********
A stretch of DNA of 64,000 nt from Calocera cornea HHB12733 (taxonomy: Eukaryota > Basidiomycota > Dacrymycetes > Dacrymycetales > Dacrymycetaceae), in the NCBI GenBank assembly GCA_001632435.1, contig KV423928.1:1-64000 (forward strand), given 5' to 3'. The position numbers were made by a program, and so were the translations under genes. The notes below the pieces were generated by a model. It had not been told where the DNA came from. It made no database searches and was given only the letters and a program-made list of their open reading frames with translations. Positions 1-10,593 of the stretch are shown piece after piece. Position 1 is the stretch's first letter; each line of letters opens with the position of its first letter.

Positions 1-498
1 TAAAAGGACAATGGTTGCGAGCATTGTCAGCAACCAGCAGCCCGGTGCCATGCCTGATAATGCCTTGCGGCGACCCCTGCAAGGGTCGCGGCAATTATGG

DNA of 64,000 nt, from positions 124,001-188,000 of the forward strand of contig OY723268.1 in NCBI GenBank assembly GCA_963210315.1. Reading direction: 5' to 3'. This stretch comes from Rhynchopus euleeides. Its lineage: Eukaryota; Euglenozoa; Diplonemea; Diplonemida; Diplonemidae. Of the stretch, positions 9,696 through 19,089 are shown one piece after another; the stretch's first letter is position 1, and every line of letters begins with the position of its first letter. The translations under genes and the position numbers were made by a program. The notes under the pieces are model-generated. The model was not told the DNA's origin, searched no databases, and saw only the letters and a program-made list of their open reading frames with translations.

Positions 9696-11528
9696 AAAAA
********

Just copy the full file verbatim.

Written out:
A stretch of DNA of 64,000 nt from Calocera cornea HHB12733 (taxonomy: Eukaryota > Basidiomycota > Dacrymycetes > Dacrymycetales > Dacrymycetaceae), in the NCBI GenBank assembly GCA_001632435.1, contig KV423928.1:1-64000 (forward strand), given 5' to 3'. The position numbers were made by a program, and so were the translations under genes. The notes below the pieces were generated by a model. It had not been told where the DNA came from. It made no database searches and was given only the letters and a program-made list of their open reading frames with translations. Positions 1-10,593 of the stretch are shown piece after piece. Position 1 is the stretch's first letter; each line of letters opens with the position of its first letter.

Positions 1-498
1 TAAAAGGACAATGGTTGCGAGCATTGTCAGCAACCAGCAGCCCGGTGCCATGCCTGATAATGCCTTGCGGCGACCCCTGCAAGGGTCGCGGCAATTATGG

DNA of 64,000 nt, from positions 124,001-188,000 of the forward strand of contig OY723268.1 in NCBI GenBank assembly GCA_963210315.1. Reading direction: 5' to 3'. This stretch comes from Rhynchopus euleeides. Its lineage: Eukaryota; Euglenozoa; Diplonemea; Diplonemida; Diplonemidae. Of the stretch, positions 9,696 through 19,089 are shown one piece after another; the stretch's first letter is position 1, and every line of letters begins with the position of its first letter. The translations under genes and the position numbers were made by a program. The notes under the pieces are model-generated. The model was not told the DNA's origin, searched no databases, and saw only the letters and a program-made list of their open reading frames with translations.

Positions 9696-11528
9696 AAAAA